Wednesday, 29 January 2014

Swing wing

This morning we had a swirling flock of Needle-tail Swifts Hirundapus caudacutus hunting insects and I am always thrilled to watch these speedsters as they come swooping from high to skim through the trees. They must have been the inspiration for the designers of swing wing fighter jets as they  cruise effortlessly with wings at right angle to their body and then with swept back wings they manoeuvre at high speed low level flight.
I would like to get a good photo but their speed defeats me and I end up with lots of photos of empty sky or blurred distant birds. I did get one photo today which I thought I would pop up just to record today's bird highlight.

Tuesday, 21 January 2014

Hungry mouths

A pair of Lewin Honeyeaters found a suitable branch for a nest on a shrub that is growing under our verandah and as it is out of the sun and rain(if we had any) so seems ideal. I notice a couple of days ago that there were young chicks in the nest and today I manage to get photos (most have too much movement and are blurred or branches in the way) at feeding time. 

 This photo was taken just as the adult arrived at the nest and the three chicks were very  vocal demanding to be fed.
I will keep an eye on their progress and hopefully they will make it to being able to take flight rather than dinner for a Lace Monitor or a Diamond Python (they are welcome to feed on the rats that are around the chook yard).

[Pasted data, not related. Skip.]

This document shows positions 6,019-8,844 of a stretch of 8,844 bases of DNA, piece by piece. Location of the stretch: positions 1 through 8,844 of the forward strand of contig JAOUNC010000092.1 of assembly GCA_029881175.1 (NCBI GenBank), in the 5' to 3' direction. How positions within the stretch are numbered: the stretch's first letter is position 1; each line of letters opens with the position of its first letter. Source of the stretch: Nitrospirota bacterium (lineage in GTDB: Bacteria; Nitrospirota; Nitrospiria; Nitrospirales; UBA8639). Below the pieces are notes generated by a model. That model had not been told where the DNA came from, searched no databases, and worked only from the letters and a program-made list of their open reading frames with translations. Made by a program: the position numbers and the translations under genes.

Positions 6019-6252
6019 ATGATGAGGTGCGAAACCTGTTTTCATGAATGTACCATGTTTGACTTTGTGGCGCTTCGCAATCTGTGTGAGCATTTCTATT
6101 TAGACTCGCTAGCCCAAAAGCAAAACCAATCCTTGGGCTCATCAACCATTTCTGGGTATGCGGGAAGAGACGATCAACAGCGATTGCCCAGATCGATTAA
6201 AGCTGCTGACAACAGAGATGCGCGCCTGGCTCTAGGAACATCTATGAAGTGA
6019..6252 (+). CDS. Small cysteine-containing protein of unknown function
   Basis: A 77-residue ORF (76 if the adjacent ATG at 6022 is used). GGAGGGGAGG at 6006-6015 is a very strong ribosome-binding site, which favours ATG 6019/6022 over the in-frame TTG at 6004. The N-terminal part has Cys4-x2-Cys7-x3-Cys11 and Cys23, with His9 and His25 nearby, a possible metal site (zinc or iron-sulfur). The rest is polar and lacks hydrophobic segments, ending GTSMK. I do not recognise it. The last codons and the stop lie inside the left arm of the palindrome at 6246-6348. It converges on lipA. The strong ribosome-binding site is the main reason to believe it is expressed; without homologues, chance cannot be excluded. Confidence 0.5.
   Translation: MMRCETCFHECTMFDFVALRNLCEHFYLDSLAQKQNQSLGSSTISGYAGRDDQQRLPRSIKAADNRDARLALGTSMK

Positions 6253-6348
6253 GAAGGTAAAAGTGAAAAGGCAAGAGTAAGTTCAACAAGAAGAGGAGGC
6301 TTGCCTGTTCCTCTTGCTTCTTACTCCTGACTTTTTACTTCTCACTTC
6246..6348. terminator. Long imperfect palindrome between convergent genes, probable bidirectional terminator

Monday, 20 January 2014

The sound of summer

You know when summer has arrived once the cicadas start to sing, drum, thrum,or any other name you would like to give to the non-stop background noise that goes on from sunrise to sunset.
This summer with very dry hot conditions has brought an explosion of  cicadas from small species to large and a walk through the forest can be a deafening experience.
As they spend the majority of the day high in the trees most sightings are as they fly from tree to tree.
I managed to find a couple that were lower down on the trunk of spotted gums and get a few photos.

 I am fairly sure that this a female Razor Grinder Herucopsaltria eydouxii  which is found in Queensland and down the coastal forest areas.

The next one was a simple identification as a distinctive feature gives the common name,
Cherrynose  Macrotristria angularis